Buying a House Before vs After Marriage in Canada

Buying a House Before vs After Marriage in Canada

Share:

Buying a house before marriage is a major life event that can affect both your personal and financial relationship with your partner. It’s important to carefully consider the long-term implications of such a decision and make sure that both parties are on the same page.

In this article, we’ll look at the pros and cons of buying a house not married vs as a married couple in Canada.


Key Highlights

  • The most important factor when buying a house is whether you are financially and emotionally ready to take on the responsibilities of homeownership. Whatever your marital status, it’s important to carefully consider your financial situation, legal rights, and relationship dynamics before making a decision.
  • One of the pros of buying a home before marriage is that you’ll build your equity faster than if you wait until after marriage.
  • If both your credit scores are high and both have low debts, you’ll be able to have a larger mortgage at the best rate.

Your Guide to Buying a Home Before vs After Marriage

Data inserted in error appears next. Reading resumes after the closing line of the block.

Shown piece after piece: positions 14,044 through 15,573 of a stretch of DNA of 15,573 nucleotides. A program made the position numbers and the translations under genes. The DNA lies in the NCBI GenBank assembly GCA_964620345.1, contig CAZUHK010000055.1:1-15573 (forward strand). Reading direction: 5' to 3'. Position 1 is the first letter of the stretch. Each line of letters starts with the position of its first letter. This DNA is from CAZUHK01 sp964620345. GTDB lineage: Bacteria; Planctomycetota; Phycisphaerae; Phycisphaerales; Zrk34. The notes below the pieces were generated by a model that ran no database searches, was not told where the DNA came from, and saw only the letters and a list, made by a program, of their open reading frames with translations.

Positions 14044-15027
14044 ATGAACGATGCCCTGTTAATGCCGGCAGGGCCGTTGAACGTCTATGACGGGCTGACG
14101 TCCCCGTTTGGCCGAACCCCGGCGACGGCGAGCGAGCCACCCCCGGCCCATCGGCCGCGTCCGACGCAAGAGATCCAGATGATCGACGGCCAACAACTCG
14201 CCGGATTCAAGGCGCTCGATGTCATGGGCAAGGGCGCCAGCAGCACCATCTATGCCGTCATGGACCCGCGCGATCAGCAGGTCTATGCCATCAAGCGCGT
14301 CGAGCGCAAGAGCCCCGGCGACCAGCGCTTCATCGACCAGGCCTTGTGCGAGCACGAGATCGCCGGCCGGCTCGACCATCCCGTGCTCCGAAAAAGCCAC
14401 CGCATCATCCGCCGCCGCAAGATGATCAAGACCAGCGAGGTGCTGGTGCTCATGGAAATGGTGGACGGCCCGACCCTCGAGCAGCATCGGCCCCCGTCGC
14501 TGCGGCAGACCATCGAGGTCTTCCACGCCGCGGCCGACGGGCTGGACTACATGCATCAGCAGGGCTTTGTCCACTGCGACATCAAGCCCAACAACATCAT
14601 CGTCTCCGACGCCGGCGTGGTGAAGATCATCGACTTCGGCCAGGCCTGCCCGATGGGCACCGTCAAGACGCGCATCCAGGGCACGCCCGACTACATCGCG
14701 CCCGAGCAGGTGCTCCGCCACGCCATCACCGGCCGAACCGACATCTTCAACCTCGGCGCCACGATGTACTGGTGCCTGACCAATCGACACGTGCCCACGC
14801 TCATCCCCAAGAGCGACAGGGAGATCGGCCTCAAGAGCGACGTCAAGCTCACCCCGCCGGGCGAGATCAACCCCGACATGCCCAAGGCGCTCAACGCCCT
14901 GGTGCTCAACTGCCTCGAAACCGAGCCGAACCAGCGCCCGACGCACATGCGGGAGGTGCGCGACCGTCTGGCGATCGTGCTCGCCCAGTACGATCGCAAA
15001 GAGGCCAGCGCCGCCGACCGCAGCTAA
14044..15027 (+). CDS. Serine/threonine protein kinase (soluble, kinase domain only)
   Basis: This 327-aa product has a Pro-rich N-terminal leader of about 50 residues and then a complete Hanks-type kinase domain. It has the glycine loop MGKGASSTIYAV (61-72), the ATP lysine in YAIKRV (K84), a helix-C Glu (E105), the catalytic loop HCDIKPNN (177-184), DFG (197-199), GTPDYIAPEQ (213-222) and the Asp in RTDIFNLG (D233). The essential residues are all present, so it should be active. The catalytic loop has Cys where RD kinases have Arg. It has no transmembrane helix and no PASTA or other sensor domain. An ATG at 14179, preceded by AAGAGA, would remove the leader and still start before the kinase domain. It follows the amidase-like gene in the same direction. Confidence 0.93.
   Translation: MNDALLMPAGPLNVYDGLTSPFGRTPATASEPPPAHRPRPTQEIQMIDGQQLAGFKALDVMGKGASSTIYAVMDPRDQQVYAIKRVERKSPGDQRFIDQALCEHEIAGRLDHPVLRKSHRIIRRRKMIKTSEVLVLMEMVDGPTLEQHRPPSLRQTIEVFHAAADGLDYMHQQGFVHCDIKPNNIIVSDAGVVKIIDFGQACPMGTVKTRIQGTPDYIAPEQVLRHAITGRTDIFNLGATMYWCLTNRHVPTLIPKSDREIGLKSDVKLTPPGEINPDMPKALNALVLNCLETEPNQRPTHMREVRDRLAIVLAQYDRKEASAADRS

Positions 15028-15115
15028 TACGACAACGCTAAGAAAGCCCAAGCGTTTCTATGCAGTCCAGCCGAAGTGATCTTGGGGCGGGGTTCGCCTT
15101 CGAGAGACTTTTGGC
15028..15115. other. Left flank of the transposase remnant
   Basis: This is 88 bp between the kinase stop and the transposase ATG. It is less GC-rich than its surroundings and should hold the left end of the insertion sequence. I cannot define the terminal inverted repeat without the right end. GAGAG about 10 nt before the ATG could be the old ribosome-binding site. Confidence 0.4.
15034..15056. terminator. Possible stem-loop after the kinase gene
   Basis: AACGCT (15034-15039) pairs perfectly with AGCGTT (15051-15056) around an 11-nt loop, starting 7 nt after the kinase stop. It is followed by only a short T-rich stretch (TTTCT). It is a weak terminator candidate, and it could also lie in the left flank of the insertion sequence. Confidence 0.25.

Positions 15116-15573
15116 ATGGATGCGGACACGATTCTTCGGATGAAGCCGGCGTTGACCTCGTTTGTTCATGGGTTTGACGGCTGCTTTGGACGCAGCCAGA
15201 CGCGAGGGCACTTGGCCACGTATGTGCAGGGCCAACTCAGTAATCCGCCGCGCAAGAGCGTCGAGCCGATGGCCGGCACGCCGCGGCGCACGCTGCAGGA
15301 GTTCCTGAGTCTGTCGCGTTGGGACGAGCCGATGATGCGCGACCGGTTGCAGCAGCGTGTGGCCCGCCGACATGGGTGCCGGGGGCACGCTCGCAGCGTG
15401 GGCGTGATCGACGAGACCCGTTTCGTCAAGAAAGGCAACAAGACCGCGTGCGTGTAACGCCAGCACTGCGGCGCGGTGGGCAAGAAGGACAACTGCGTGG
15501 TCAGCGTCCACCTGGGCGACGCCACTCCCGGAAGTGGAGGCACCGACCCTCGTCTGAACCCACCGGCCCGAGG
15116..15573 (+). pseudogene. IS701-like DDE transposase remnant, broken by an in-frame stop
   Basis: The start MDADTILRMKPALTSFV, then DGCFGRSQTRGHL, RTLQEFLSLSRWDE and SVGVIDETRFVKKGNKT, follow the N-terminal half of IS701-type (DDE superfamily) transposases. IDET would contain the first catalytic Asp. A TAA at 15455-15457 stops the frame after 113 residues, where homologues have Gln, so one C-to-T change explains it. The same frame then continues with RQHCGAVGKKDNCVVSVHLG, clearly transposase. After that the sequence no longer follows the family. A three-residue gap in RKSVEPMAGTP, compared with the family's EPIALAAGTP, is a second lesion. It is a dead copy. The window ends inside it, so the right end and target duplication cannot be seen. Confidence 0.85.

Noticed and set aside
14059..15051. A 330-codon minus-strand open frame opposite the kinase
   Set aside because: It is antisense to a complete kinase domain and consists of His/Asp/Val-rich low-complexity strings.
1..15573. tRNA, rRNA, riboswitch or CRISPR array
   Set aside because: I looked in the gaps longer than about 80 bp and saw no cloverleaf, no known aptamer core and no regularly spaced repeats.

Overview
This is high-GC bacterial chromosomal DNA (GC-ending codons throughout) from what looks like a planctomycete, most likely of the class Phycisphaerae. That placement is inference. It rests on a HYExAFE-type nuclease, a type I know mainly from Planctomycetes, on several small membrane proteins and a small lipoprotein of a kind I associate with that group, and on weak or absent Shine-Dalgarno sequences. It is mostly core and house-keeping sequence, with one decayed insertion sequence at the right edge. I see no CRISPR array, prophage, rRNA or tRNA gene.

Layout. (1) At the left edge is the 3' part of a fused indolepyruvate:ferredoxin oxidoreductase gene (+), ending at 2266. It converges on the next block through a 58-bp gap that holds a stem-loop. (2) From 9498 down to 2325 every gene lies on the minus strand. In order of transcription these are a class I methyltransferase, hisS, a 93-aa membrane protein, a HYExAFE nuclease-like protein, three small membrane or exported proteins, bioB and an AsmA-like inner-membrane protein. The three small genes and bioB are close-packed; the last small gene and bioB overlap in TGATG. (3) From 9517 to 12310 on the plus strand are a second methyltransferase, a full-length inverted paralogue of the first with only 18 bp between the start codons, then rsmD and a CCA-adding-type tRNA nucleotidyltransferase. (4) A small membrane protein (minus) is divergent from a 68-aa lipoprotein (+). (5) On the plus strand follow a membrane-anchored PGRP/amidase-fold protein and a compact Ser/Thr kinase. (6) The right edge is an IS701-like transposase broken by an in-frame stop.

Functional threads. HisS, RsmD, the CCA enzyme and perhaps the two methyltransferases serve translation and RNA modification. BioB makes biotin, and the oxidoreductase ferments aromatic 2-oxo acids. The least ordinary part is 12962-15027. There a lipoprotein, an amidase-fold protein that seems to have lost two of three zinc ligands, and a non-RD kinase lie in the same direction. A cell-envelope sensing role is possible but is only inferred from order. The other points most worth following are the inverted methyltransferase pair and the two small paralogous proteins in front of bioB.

As mortgage specialists in Canada, we often get the question: Is it better to be married when buying a house.

Single vs Joint Application Process

The first thing to keep in mind is that your marital status has no influence on your ability to contract a mortgage. So let’s look at the mortgage process as a single application vs a joint application. 

The Pros & Cons of a Single Application

If you’re considering owning a house before marriage, you’ll want to be aware of the pros and cons of a single application. One of the arguments in favour is that if your partner has a lower credit score than yours, this will influence the decision process as your application will only take into account your own financial situation. Also if you have less debt than your partner, then the application will only consider your own debt to income ratio, leading to a better mortgage rate. The main inconvenience of applying as a single person is that your partner’s income, even if high, will not be considered your debt-to-income ratio, leading to a potential small mortgage.

The Pros & Cons of a Joint Application

On the other hand, if you’re considering applying for a mortgage in a joint application, there are also marriage pros and cons checklist to consider. The main advantage is that if you’re using both incomes in the application, then you’ll be able to apply for a larger mortgage. On the flip side, since you’re applying in a joint application the mortgage decision will be based on the lower of the 2 credit scores.

Sole Ownership vs Joint Tenancy